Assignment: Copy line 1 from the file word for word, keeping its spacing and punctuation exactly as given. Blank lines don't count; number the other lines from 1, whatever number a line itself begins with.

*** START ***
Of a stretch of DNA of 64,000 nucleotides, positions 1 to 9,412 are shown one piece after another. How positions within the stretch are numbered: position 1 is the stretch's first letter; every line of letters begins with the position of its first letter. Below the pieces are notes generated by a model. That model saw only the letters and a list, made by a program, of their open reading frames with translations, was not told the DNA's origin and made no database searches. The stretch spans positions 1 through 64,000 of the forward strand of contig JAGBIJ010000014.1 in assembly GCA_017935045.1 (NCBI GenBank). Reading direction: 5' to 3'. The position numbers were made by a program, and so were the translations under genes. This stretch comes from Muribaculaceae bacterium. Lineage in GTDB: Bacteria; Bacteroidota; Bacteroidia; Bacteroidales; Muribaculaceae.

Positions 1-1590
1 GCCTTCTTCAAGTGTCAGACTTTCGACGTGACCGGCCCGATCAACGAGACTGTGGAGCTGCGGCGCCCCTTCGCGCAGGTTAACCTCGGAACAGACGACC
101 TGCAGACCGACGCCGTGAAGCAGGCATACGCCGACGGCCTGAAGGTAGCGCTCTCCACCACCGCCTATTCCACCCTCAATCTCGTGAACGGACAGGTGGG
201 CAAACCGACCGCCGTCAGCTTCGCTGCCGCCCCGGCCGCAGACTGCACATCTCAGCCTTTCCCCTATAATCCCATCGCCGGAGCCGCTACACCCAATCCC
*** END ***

Of a stretch of DNA of 64,000 nucleotides, positions 1 to 9,412 are shown one piece after another. How positions within the stretch are numbered: position 1 is the stretch's first letter; every line of letters begins with the position of its first letter. Below the pieces are notes generated by a model. That model saw only the letters and a list, made by a program, of their open reading frames with translations, was not told the DNA's origin and made no database searches. The stretch spans positions 1 through 64,000 of the forward strand of contig JAGBIJ010000014.1 in assembly GCA_017935045.1 (NCBI GenBank). Reading direction: 5' to 3'. The position numbers were made by a program, and so were the translations under genes. This stretch comes from Muribaculaceae bacterium. Lineage in GTDB: Bacteria; Bacteroidota; Bacteroidia; Bacteroidales; Muribaculaceae.